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IANS / The Hindu / NAGOYA (JAPAN), October 27, 2010.
A trio of humpback whales break the surface of the water as they work together in a group behavior known as "bubble feeding" off the coast of Cape Cod near Provincetown, United States. Efforts to save endangered animals are making a measureable difference, even as a fifth of the world's backboned species -- mammals, birds, reptiles, amphibians and fishes -- are threatened with extinction, a huge new analysis says. File photo - AP.
A fifth of the world’s mammals, birds, amphibians, reptiles and fishes are in imminent danger of going extinct, says this year’s edition of the benchmark IUCN Red List. The percentages of threatened invertebrates and plants are similar.
Releasing the findings at the Oct. 18-29 UN biodiversity summit, being attended by 192 countries, here Wednesday, Simon Stuart, chair of the Species Survival Commission of the International Union for Conservation of Nature (IUCN), said their findings on vertebrates showed that “nature’s backbone is at risk”.
Around 3,000 scientists from around the world have worked to put this Red List together. They have found that 25 percent of all mammals, 13 percent birds, 41 percent amphibians, 22 percent reptiles and 15 percent fishes risk extinction, mostly due to loss of their habitats and some due to overhunting.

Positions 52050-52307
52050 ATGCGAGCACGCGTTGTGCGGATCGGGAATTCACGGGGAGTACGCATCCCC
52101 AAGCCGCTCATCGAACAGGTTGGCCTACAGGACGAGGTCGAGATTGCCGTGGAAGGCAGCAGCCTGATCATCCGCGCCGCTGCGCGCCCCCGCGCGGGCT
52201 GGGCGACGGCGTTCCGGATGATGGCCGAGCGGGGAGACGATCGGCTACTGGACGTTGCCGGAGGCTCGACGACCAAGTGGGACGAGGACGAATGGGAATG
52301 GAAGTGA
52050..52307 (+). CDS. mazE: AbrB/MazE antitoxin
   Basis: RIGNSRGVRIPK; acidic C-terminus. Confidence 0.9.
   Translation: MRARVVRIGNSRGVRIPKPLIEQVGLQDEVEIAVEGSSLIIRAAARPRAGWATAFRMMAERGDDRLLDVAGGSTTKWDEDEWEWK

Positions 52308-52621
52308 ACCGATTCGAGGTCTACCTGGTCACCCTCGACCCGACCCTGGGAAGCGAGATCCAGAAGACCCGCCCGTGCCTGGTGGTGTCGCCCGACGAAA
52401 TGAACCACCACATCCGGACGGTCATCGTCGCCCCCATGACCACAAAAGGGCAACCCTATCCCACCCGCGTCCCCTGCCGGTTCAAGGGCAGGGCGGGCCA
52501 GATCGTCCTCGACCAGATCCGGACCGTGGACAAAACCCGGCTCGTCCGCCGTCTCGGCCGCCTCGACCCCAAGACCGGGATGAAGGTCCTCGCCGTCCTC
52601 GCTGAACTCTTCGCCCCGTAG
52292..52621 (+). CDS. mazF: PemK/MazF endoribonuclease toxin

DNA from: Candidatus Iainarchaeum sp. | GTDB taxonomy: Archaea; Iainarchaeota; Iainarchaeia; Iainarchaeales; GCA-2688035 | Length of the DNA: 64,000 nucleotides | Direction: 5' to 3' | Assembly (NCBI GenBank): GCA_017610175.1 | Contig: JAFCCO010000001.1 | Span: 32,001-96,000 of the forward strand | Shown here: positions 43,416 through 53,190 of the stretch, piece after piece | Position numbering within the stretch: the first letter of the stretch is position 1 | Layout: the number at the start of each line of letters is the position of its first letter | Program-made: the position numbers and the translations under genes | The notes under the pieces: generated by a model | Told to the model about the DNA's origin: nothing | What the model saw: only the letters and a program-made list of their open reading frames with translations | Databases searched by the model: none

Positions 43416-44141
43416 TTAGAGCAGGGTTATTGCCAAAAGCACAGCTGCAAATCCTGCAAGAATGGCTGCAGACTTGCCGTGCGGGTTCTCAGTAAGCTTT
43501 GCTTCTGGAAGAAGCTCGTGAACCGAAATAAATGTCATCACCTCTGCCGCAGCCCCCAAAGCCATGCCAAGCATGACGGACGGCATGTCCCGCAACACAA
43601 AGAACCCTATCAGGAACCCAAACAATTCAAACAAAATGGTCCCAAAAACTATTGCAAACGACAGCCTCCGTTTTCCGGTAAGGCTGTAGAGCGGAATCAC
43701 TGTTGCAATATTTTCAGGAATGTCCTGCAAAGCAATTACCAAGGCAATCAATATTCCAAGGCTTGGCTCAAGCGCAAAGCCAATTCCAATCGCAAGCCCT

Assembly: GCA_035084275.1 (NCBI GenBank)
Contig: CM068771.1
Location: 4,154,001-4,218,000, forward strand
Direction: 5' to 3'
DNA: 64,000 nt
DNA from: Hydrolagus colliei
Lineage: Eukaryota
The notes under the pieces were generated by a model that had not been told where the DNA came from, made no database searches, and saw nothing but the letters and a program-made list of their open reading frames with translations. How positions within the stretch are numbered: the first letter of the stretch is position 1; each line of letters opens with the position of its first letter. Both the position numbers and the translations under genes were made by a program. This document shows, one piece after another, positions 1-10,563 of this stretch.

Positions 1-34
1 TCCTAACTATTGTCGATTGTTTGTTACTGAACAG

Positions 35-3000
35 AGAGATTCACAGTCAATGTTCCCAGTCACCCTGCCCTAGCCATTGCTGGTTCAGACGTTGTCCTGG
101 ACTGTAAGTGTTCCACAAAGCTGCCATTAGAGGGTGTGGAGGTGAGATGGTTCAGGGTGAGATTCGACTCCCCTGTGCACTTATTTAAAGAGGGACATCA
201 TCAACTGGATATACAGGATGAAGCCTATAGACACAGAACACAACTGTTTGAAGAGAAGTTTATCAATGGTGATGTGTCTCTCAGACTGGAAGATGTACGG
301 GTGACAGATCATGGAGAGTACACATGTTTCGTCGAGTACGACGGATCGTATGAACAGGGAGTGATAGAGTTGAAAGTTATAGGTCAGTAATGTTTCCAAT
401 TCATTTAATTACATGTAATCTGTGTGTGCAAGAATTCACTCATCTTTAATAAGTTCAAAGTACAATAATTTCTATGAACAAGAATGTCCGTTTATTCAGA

A recent study by the Kew Botanical Gardens had found that around six million species — 20 percent of all plants and invertebrates — face the extinction threat too.
But it’s not all bad news. IUCN has found 64 species that have improved their status in the Red List, moving from the critically endangered to the endangered category, for example. Stuart said all these were in areas that had been protected, “proving the importance of conservation”. Results show that the status of biodiversity would have declined by at least an additional 20 percent if conservation action had not been taken.
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